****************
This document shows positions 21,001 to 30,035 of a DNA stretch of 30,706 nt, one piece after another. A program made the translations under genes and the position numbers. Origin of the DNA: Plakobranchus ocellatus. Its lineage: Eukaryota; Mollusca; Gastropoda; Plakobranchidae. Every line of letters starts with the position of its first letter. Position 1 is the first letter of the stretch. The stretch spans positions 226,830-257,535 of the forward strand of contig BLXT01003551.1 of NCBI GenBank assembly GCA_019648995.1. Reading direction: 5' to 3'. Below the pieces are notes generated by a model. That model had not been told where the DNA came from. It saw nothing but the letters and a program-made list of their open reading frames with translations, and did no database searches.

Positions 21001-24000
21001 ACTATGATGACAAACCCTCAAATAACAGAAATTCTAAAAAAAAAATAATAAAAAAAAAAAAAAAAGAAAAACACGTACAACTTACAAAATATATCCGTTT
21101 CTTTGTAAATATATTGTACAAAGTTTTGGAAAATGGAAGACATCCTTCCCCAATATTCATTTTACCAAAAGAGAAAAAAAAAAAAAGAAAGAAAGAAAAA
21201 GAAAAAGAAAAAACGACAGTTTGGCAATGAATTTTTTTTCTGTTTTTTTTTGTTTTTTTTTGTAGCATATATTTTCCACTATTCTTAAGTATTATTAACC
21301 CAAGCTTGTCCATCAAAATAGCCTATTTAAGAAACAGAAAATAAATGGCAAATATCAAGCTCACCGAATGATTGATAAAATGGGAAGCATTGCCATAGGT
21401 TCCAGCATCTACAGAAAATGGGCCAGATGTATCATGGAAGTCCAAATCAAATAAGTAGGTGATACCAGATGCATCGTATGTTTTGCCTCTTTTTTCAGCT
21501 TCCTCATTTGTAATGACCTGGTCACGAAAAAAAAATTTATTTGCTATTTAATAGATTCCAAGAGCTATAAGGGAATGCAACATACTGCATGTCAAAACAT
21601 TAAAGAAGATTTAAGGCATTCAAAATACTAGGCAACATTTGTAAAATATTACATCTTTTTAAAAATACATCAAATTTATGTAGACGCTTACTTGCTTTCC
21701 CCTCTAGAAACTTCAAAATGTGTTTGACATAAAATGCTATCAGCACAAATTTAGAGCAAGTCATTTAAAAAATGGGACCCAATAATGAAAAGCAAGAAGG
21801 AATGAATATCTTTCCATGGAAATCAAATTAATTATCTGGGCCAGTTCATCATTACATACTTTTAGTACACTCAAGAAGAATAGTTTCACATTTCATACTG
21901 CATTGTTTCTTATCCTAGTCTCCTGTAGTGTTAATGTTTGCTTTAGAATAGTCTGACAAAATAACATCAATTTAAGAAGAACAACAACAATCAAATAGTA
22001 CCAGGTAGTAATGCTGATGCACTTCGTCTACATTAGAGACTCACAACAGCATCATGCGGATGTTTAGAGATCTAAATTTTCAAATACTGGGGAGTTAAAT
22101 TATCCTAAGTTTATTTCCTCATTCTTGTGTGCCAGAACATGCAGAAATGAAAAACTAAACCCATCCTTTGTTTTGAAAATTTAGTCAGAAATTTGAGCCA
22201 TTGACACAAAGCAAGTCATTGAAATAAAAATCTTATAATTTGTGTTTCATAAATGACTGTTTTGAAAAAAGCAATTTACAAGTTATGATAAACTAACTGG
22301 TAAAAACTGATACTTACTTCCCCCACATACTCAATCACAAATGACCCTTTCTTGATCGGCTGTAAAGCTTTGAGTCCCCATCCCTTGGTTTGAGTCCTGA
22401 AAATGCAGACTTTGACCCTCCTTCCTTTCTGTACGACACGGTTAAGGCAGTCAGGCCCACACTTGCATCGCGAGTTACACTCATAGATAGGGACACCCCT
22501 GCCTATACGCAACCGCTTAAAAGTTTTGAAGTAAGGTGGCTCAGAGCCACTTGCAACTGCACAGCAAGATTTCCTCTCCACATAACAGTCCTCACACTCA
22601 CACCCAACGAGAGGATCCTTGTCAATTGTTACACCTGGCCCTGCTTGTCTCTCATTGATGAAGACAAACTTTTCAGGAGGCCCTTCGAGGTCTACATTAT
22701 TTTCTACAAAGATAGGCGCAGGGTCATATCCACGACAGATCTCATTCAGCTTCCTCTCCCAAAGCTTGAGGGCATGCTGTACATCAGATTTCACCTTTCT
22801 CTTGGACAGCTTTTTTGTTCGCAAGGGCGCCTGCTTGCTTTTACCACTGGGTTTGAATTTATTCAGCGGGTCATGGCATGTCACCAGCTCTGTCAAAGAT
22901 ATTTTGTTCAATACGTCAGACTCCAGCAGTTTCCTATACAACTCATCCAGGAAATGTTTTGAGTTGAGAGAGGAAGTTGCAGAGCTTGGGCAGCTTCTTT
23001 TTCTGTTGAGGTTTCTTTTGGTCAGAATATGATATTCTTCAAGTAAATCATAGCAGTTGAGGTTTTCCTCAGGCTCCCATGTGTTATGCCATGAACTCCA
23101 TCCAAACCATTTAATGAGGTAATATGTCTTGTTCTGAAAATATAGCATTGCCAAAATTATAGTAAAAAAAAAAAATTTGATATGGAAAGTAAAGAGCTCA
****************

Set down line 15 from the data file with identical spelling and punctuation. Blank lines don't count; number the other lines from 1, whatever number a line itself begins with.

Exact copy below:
22201 TTGACACAAAGCAAGTCATTGAAATAAAAATCTTATAATTTGTGTTTCATAAATGACTGTTTTGAAAAAAGCAATTTACAAGTTATGATAAACTAACTGG